MBC provides resources to facilitate presentations about each composer in our published volumes. Bullet Point Biographies and downloadable PDF maps representing the geography of each composer’s life make sharing information about these remarkable individuals easy and exciting!
Amanda Ira Aldridge
- Amanda Ira Aldridge was born in London, England in 1866. She was the daughter of an African-American Shakespearian actor and his Swedish wife.
- She became well known throughout Europe as a singer, but her singing career ended when she developed laryngitis, a throat condition that affected her voice. After that, Aldridge put all of her energy into teaching and composing.
- She published all of her music under the male pen name “Montague Ring.” Most of her compositions were art songs and solo piano music.
- Ephraim Amu was born in the West African country of Ghana in 1899. When he was a boy, he learned music theory and piano from his middle school teacher and from a friendly minister in his hometown.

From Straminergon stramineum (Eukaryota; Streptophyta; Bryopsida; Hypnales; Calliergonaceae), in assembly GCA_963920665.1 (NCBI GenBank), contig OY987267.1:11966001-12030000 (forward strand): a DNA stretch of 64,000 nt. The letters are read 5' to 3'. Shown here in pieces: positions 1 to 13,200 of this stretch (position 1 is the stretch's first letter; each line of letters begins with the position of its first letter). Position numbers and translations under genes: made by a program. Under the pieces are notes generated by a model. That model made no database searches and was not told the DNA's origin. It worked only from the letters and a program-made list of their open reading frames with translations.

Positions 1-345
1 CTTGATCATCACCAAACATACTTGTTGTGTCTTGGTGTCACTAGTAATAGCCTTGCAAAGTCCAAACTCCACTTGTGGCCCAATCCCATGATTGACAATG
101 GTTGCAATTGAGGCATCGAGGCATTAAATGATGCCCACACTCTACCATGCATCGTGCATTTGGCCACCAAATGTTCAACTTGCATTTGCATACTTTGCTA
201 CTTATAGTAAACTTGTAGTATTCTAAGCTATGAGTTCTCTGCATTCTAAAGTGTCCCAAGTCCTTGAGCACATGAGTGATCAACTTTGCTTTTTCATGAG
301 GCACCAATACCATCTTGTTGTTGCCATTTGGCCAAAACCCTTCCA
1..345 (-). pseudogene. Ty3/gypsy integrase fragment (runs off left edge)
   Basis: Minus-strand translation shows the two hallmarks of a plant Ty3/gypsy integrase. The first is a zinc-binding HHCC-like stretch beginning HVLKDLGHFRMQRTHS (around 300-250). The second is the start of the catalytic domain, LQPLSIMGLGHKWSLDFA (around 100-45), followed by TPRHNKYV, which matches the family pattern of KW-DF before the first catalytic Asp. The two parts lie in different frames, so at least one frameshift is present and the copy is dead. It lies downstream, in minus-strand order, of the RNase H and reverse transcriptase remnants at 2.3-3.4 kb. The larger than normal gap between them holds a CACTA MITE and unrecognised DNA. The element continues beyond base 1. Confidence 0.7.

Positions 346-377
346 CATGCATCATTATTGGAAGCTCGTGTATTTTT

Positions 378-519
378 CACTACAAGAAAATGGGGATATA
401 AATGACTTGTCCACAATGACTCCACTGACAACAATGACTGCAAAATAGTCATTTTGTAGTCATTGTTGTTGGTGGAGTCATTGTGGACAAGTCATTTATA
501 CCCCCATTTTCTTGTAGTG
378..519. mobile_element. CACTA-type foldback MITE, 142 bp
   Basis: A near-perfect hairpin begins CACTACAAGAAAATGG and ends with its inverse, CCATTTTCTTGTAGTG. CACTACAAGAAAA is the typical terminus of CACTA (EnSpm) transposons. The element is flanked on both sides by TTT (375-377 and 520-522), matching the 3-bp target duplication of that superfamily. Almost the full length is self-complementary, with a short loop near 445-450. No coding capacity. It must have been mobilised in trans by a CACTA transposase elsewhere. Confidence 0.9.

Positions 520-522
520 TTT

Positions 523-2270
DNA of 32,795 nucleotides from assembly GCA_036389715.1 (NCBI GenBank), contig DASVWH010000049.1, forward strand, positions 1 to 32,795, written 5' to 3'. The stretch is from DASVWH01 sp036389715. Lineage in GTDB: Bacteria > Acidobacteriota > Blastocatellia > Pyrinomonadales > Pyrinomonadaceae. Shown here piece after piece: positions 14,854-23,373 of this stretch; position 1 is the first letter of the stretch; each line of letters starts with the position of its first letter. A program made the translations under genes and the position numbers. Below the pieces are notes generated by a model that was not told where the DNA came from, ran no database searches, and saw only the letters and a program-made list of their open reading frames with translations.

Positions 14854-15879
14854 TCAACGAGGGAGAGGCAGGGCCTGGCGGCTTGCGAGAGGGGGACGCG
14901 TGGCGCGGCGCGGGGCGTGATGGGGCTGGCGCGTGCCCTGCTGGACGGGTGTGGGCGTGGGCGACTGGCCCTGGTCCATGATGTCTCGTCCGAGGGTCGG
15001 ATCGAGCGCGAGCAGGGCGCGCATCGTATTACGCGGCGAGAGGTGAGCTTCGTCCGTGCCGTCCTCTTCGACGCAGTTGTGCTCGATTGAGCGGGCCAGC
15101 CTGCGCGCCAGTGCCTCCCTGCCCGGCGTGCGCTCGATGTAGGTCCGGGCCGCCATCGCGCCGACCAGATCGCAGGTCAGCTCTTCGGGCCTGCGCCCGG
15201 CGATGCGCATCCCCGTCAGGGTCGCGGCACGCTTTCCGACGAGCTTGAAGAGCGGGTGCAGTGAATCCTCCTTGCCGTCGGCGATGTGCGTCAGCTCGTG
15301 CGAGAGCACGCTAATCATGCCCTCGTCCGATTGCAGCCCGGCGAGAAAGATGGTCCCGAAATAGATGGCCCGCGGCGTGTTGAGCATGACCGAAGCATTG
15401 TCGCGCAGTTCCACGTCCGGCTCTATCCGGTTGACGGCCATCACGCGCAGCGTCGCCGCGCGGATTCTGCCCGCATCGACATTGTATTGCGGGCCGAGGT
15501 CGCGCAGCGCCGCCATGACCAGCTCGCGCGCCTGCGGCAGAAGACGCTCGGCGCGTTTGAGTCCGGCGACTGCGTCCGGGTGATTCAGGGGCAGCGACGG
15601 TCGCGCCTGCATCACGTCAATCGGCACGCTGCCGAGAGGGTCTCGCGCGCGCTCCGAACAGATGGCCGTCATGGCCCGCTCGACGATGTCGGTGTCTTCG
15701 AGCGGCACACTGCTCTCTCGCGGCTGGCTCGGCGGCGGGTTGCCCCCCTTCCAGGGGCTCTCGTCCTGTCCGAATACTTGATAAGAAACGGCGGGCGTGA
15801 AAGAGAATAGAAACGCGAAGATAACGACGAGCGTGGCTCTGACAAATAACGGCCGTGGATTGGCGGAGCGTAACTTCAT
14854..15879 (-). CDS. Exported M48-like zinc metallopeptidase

- When he grew up, he became a Christian religious teacher, and later he taught music at universities. He helped to develop the school of music and drama in the Institute of African Studies at the University of Ghana in Legon.
- A great number of Amu’s compositions have a Christian theme, and many of them are shaped by African vocal and rhythmic traditions. One of his compositions has become a famous patriotic song in Ghana and is performed at national events.
- Nicholas Ballanta was born in 1893 near the capital city of Freetown in the West African country of Sierra Leone. When he was a boy, he learned to play the organ and clarinet, and he was elected the sergeant of his school band.
- When he grew up, he traveled to the United States, where he became well-respected for his composing and for writing articles about African music. He also studied the music of African Americans, and he published a collection of American spirituals.